As a natural reaction to the media coverage of the “me too” movement and the New York State anti-sexual regulations it spawned, discussion of the issue may well be at an all-time high. To the extent these discussions are focused on best practices to prevent sexual harassment and thereby avoid sexual harassment claims, they will generally be a great benefit to employers.
Labor & Employment Blog
We all remember the planned 2016 changes to federal overtime laws. Employers put a lot of time into ensuring they were prepared and their employees were properly classified before the changes were halted by a judge in late 2016.
Earlier this month, Governor Andrew Cuomo signed into law the Living Donor Protection Act. The law protects living organ donors from discrimination based on their status as an organ donor. It also clarifies that New York Paid Family Leave will cover leave for transplant preparation and recovery from surgery for organ and tissue donation.
New York Paid Family Leave appears to be expanding in its scope. As always, reach out to employment counsel with any questions you have on NYPFL.
Labor union members have been forced for many years to prove bad faith interest when seeking to make claims against their own unions for failure to represent them properly. That has now changed based on an October 24, 2018 Memorandum from General Counsel, Peter Robb (Trump appointee) of the National Labor Relations Boards (NLRB – the federal labor law enforcement agency). Claims of negligence against unions will now be easier because the union will be presumptively liable if workers’ grievances are not properly processed. Unions are currently already facing declines in memberships and f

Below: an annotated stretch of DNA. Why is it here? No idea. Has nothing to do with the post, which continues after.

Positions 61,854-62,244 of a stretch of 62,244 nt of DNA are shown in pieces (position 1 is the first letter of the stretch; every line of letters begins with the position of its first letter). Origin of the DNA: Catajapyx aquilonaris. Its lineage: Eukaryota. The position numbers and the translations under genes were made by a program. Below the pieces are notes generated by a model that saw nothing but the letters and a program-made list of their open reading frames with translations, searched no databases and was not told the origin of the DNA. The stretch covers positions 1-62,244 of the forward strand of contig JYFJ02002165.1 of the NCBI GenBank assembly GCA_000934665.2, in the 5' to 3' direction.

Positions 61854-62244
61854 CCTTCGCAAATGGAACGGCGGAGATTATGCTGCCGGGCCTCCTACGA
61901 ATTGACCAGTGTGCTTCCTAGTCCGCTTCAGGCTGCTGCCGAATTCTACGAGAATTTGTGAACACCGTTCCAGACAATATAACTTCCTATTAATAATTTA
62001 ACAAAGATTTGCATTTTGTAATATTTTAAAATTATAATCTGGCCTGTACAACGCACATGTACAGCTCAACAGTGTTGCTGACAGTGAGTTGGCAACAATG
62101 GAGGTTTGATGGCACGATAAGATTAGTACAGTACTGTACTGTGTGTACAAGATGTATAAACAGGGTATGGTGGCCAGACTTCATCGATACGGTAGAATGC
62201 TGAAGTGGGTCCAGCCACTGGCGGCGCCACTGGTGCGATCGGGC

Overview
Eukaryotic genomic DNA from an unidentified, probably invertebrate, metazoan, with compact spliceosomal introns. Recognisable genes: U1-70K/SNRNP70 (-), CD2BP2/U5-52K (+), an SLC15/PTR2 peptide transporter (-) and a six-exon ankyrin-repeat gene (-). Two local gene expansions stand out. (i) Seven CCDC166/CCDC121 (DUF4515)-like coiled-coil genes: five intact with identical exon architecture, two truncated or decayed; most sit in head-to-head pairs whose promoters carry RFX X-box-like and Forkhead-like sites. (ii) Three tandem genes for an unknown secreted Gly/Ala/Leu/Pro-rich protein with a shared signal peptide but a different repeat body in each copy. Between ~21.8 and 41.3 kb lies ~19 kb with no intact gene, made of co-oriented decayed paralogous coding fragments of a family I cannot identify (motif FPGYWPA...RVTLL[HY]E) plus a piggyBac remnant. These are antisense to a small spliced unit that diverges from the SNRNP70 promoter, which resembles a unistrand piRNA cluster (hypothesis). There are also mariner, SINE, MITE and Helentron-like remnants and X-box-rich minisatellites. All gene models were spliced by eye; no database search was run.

Last week, the Department of Justice submitted a brief to the United States Supreme Court arguing that Title VII does not prohibit discrimination against transgender employees. The DOJ argued that the protection against “sex” discrimination does not apply to gender identity. Importantly, the Equal Employment Opportunity Commission has not changed its position accordingly, and therefore the EEOC still considers transgender employees to be protected from discrimination.
A New York employee who worked for the NYS Insurance Fund for many years allegedly experienced discrimination and a hostile work environment based on the fact that he was gay and had a disability. The employee complained of discrimination and alleged that following his complaints he was retaliated against. On remand from the Second Circuit, the district court dismissed the employee’s Title VII discrimination claims because he failed to allege that he suffered an adverse employment action based on his sexual orientation. The court found that although he alleged another employee emailed f
NYS issued its final guidance on the new sexual harassment policy and training requirements in effect for all New York employers. The state clarified that October 9, 2018 remains the deadline by which all employers must adopt a written sexual harassment policy and an anti-harassment training program. The state has issued model language and training documents for employers that need assistance developing those documents.
Employees will pay more of their paycheck towards the Paid Family Leave benefit program in 2019 - 0.153% of gross wages up to a yearly maximum of $107.97 (up from 0.126%/$85.56 in 2018). Moreover, as per the original provisions of the Paid Family Leave law, employees will be permitted to take up to 10 weeks of paid family leave in 2019, and receive 55% of their average weekly wage, up to a maximum of $746.41.
In April, we wrote about new steps New York State is taking to prevent harassment in the workplace, including requiring New York employers to comply with policy and training requirements.
Earlier this month, a New York Federal Court magistrate recommended conditional certification of a class of Lululemon employees who allege they were expected to take yoga classes at studios to promote Lululemon apparel, and perform other work related tasks off the clock. Lululemon paid the fee for the classes but did not pay the employees to attend, calling it “community work.” The employees allege they spent approximately five hours each week in fitness classes and another five hours per week performing other tasks.